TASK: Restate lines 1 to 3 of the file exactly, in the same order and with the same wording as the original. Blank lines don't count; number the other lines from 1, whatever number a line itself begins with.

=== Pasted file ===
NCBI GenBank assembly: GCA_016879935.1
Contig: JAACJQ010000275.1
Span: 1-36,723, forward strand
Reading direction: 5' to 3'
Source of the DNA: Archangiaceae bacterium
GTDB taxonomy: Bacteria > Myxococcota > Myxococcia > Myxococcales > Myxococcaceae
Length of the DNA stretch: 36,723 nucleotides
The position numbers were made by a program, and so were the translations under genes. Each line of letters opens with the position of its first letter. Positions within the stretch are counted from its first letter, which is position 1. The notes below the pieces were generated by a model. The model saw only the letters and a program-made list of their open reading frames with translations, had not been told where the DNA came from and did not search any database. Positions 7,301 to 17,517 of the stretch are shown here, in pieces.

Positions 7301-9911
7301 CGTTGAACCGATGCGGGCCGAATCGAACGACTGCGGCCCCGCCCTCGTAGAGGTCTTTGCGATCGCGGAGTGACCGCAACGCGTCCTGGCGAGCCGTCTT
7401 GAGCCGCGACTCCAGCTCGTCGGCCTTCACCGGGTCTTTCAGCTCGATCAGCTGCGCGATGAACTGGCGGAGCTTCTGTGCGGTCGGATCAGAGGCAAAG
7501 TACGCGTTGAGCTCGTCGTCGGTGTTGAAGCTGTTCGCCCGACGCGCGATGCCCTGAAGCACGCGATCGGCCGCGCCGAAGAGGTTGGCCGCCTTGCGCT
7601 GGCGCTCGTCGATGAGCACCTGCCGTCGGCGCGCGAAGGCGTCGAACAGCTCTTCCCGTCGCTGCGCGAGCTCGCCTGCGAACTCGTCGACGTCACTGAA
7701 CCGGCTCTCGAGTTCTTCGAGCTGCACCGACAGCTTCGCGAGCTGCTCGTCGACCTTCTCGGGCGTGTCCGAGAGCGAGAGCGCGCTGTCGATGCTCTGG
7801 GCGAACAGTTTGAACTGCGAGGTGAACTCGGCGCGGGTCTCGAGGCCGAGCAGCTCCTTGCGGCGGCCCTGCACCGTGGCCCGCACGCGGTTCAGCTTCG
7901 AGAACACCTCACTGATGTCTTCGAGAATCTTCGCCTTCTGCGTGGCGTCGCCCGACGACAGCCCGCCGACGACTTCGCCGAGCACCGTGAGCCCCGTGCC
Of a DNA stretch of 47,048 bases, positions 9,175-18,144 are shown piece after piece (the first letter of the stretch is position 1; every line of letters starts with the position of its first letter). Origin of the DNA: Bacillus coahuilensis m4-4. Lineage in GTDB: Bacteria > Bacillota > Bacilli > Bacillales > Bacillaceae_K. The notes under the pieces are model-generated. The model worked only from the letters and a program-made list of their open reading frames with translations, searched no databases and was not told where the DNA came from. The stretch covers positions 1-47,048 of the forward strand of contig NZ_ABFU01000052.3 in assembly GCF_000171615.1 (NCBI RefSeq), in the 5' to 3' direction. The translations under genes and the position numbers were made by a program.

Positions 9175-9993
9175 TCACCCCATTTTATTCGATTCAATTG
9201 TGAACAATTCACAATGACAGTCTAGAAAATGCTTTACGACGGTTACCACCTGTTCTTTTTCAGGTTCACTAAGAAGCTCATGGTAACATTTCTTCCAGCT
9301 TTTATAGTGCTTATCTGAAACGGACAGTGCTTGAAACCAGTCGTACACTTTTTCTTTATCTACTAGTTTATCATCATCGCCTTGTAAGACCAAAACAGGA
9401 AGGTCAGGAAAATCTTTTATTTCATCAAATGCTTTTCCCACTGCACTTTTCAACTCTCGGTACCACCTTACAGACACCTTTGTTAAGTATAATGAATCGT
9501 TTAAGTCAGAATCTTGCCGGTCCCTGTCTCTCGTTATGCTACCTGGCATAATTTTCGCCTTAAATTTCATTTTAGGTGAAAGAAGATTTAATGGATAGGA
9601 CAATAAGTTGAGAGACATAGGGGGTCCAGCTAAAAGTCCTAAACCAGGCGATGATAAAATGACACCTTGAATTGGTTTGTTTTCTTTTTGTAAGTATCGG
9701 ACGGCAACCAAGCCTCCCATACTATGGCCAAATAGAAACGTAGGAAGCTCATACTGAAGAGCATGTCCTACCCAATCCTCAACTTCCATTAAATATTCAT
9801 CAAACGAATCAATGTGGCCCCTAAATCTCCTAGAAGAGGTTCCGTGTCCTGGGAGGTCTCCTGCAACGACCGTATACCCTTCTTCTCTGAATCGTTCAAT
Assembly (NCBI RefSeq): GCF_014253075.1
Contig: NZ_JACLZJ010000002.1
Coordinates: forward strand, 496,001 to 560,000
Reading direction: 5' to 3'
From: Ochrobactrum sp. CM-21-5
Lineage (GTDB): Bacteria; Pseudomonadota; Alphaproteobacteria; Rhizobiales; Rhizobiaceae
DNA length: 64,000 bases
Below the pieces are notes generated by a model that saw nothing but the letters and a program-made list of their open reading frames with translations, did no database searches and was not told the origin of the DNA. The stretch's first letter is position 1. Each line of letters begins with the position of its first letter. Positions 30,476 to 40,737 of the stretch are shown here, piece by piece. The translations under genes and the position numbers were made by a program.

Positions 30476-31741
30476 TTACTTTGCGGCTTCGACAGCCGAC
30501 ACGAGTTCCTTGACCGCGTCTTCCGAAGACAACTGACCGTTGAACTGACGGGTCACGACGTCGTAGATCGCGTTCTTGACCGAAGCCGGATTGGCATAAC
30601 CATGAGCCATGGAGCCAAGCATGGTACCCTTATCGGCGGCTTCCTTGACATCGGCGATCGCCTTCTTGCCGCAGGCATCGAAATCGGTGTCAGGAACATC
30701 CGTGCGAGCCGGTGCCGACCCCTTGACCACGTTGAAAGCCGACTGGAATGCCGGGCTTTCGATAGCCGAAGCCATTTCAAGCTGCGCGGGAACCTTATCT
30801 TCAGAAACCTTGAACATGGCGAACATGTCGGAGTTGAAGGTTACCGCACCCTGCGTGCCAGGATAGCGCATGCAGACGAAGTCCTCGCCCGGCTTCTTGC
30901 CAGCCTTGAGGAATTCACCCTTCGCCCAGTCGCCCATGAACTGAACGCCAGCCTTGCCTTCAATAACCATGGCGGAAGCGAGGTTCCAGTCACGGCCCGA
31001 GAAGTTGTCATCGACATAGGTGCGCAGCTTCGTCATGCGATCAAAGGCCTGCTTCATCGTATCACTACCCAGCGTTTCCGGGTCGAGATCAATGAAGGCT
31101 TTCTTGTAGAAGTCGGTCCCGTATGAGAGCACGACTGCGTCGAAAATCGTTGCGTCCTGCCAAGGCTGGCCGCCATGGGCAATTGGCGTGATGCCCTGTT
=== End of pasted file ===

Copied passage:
NCBI GenBank assembly: GCA_016879935.1
Contig: JAACJQ010000275.1
Span: 1-36,723, forward strand